Anthony J. Headley, Family Crucible: The Influence of Family Dynamics in the Life and Ministry of John Wesley. Eugene, OR: Wipf & Stock, 2010. 176 pages. ISBN: 978-1-60608-001-6
Dr. Vic Reasoner
THE ARMINIAN MAGAZINE. Issue 2. Fall 2011. Volume 29.
Date Posted Dec. 08, 2011
Tony Headley, Professor of Counseling at Asbury Theological Seminary, utilizes modern psychological paradigms in order to analyze John Wesley. The result is that Wesley appears a lot like we are. While Headley confesses his admiration for Wesley, he also confessed that he grieved for Wesley in his struggles with personal relationships.
Headley demonstrates how our family can become a crucible, giving shape to life and ministry. John Wesley was raised in an environment which valued the Anglican Church, the ordained ministry, and loved education and poetry. It was also a family of troubled marriages and financial mismanagement. The family was also adversely influenced by Samuel's desertion of the family on two occasions.
At five years of age John was a "brand plucked from the burning." He was rescued from a second-story window of a house on fire moments before the roof crashed. But John was also a replacement child. He is the fourth child in a family of nineteen to have been named John. He felt a sense of destiny and as a result, felt driven.
John's family tended to seek his advice and he, in turn, was shaped by his own mother's advice. John also fell in love with and considered marriage to the three women who nursed him as an adult: Sophy Hopkey, Grace Murray, and Mary Vazeille. Perhaps in all three instances he was looking for his mother. Yet his own marriage, at forty-eight years of age, was marred by his failure to understand the biblical relationship of marriage.
Originally John felt that marriage was a hindrance to ministry. However, Wesley wrote in 1749, "St. Paul slowly and gradually awakened me out of my mystic dream; and convinced me, ‘The bed is undefiled and no necessary hindrance to the highest perfection.' Though still I did not quite shake off the weight, till our last conference in London." When he married two years later, he determined not to preach one sermon less or travel one less mile. Thus, he was driven to minister to the needs of others, while neglecting the needs of his own spouse. Perhaps John was reflecting the model exemplified by his father.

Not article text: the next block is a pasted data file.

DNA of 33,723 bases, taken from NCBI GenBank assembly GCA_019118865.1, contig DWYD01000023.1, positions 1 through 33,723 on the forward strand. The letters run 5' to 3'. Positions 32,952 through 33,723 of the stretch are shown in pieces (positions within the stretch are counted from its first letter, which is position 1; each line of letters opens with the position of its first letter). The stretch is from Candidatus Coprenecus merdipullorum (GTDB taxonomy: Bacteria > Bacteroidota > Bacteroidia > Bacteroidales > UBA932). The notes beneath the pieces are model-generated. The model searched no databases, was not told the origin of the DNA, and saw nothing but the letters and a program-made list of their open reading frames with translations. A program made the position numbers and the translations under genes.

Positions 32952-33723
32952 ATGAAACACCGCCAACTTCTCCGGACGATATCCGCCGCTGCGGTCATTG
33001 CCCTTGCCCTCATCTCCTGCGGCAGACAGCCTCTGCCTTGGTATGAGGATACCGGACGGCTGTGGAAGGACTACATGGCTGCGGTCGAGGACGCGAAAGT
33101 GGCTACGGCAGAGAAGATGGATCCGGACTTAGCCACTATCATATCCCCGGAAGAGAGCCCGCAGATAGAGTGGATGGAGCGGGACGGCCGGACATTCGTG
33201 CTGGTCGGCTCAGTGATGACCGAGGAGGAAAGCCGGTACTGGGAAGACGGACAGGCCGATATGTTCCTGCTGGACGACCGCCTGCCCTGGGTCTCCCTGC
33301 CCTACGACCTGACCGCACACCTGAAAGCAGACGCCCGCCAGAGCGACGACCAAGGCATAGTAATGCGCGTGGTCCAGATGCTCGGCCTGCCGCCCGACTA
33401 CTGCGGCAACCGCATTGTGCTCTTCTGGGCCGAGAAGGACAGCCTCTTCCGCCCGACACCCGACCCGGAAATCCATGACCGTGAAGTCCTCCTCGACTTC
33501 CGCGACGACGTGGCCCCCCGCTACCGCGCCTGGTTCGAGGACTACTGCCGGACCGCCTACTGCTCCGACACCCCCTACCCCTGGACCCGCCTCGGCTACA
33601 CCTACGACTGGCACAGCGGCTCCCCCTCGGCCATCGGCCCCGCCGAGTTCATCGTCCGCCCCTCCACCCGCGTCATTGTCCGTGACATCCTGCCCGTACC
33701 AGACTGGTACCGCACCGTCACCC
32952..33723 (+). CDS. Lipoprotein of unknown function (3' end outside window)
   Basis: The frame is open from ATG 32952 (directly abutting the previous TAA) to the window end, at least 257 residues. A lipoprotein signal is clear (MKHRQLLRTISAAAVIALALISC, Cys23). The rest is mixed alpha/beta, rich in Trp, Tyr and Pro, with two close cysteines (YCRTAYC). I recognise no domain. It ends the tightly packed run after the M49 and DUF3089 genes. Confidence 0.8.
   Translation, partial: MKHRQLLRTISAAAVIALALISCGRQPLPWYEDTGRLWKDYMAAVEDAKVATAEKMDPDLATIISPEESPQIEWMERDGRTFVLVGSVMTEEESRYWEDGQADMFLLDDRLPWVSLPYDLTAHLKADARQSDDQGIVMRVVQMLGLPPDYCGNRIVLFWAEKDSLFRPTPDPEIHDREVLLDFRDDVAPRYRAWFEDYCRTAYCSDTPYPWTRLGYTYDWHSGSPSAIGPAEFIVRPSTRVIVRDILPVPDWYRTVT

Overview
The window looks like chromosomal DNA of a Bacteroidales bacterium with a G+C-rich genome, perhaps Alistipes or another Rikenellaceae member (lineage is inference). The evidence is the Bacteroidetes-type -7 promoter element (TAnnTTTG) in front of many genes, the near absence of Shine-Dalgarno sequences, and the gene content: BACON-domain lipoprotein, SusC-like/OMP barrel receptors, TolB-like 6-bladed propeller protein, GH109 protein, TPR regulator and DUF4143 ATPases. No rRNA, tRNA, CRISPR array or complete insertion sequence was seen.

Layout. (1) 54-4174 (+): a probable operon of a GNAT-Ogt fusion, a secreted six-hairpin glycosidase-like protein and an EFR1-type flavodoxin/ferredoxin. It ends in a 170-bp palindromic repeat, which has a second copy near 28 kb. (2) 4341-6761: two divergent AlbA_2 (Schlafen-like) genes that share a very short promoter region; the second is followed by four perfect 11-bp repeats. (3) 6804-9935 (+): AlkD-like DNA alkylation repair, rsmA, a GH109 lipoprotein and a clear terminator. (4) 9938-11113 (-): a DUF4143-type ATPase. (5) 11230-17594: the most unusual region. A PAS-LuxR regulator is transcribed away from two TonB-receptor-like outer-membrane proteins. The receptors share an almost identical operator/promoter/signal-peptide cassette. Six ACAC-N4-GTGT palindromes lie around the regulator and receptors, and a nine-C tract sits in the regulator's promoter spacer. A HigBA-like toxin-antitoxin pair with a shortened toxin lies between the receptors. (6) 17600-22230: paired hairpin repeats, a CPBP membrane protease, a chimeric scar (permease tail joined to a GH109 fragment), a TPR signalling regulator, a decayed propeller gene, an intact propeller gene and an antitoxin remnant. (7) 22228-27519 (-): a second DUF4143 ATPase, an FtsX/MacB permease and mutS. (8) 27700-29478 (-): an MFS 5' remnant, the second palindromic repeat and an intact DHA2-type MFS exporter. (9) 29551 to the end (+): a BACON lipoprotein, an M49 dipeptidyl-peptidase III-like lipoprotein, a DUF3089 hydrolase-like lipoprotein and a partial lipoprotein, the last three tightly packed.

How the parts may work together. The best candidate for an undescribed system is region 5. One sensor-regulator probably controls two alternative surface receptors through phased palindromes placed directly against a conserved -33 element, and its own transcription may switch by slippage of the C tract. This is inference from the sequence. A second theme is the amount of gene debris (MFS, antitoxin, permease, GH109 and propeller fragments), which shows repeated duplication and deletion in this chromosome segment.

This book should not be dismissed as nothing more than psycho-babble imposed upon a great man of God. The discipline of psychology should neither be uncritically embraced nor uncritically rejected. I was willing to plow through the psychological jargon because I spent a week with Headley in Nigeria, where we were both adjunct lecturers at West Africa Theological Seminary in 2008. I heard sections of this book in its formation most evenings at the dinner table and I knew Headley was committed to the health of the minister. He was not trying to debunk our Wesleyan heritage or revise history.
Headley concluded, "Wesley stands as a shining example of what God can do in a life totally committed to him." Headley also expressed amazement at Wesley's ability to transcend, at least to some measure, his family of origin issues in order to influence a nation and the world. Yet Wesley was not infallible and he was influenced by the dynamics within his own family.
Some of us inherited similar baggage, but did not inherit equal gifts with Wesley. We will have to become intentional in working through our past if we are to have any significant ministry